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The subjoined letters, whilst they show the authority by which this compilation is offered to the army indicate the plan on which it was originally designed 10 be executed- It was soon perceived however, from the mingled character of the legislation, that the arrangement suggested could not be adhered to—a single act often embracing provisions under each of the several heads of division. This indeed, the compiler, from an acquaintance with the few acts which had previously come under his observation, was already aware of and ought to have borne in mind; but at the moment of the suggestion, he was rather looking to what should be, than to what was, the actual state of things.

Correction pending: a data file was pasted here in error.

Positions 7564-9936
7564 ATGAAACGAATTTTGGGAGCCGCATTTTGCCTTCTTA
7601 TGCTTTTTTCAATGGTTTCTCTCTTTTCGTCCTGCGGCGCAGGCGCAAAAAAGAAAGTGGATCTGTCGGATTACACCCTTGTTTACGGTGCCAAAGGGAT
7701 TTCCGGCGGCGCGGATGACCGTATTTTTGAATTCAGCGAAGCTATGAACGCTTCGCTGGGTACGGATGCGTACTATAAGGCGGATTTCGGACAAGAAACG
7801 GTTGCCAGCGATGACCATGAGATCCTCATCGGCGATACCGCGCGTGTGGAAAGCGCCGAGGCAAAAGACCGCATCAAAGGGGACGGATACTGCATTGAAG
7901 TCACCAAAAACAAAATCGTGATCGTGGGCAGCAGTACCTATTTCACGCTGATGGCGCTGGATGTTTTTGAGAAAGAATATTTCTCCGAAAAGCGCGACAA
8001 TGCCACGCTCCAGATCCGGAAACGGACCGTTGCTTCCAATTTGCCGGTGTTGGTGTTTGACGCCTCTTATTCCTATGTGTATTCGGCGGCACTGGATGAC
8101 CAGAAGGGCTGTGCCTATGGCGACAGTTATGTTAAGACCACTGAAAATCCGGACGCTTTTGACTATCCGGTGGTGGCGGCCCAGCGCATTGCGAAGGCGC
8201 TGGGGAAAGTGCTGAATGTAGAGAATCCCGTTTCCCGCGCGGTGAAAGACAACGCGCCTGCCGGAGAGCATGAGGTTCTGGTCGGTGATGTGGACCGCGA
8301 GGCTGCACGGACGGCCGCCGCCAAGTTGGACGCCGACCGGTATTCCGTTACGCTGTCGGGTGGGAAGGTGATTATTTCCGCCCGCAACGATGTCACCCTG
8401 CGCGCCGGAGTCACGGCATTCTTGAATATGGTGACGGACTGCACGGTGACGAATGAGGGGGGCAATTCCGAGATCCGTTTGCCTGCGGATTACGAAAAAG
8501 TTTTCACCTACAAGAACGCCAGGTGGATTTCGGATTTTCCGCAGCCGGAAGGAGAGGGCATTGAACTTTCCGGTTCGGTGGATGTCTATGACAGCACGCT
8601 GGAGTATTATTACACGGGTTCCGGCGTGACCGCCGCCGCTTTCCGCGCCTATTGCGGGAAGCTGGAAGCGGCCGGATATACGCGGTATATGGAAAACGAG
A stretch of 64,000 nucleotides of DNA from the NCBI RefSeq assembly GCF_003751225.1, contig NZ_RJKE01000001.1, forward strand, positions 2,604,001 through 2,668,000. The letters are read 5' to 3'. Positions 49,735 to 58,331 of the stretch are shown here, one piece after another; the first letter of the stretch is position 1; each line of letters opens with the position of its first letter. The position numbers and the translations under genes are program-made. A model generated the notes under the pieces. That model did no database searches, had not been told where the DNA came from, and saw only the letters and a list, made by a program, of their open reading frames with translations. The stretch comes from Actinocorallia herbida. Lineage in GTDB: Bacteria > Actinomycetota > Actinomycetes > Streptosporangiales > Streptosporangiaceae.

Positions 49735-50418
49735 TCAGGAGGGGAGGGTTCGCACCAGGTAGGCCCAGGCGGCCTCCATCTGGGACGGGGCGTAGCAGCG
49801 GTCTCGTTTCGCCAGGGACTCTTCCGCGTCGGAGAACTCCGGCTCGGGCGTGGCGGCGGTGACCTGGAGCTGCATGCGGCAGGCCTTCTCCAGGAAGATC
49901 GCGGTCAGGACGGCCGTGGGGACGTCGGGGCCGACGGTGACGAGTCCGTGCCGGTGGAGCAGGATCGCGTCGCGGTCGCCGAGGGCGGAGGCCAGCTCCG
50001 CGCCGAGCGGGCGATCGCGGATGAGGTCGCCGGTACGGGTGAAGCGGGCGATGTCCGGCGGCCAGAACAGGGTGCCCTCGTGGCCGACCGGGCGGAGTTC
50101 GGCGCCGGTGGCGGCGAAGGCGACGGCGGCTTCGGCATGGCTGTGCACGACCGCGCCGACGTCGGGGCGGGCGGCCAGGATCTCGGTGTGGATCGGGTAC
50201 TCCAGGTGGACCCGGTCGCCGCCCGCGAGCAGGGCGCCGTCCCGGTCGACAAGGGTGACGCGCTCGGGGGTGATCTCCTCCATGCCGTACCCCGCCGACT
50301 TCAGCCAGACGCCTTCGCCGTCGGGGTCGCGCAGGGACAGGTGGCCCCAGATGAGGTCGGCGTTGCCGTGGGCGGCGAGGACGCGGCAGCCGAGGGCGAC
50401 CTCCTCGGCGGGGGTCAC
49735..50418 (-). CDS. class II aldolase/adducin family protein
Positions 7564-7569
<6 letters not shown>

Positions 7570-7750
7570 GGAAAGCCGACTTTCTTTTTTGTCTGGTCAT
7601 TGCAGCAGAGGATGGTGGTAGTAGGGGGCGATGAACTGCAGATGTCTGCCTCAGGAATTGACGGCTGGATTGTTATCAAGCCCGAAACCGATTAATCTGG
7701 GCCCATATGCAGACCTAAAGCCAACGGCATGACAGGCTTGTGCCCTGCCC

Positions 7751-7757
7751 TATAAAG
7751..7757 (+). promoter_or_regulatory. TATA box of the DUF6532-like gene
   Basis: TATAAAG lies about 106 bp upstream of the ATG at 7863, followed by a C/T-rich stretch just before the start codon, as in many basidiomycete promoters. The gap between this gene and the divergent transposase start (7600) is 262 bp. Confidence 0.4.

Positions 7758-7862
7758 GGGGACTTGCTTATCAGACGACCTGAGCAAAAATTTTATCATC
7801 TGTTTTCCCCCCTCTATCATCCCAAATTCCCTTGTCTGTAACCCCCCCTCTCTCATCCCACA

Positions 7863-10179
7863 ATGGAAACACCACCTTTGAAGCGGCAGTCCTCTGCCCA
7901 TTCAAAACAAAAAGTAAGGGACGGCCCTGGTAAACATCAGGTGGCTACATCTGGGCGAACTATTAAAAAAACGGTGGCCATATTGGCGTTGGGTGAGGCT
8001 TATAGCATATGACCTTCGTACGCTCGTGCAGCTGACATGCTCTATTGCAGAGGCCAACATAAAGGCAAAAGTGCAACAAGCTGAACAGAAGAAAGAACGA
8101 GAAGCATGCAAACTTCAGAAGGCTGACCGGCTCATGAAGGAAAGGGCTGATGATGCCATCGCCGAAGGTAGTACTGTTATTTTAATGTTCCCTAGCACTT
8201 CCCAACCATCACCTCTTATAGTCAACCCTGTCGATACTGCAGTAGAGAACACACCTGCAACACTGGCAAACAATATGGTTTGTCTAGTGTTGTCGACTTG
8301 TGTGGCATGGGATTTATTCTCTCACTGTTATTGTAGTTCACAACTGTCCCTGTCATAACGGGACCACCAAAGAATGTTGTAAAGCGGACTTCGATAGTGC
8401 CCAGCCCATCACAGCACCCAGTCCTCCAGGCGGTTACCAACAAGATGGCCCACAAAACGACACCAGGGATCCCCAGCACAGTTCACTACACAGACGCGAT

It was not without reluctance that he undertook the task, of pronouncing upon the repeal of the several laws: First, from a doubt of his ability—amidst a press of current duties which more than shared his attention, to decide accurately upon so many nice and difficult points; and secondly, from a conviction, that the question of repeal is purely a judicial one, belonging to the competent tribunals to determine. It is, indeed, a right which they cannot surrender; one which no other power can legally exercise. With these impressions, the notes of the compiler have been made, and though they may be found expressed in terms somewhat positive, they should only be regarded as references, or passing admonitions, emanating from authority too humble to be taken as conclusive.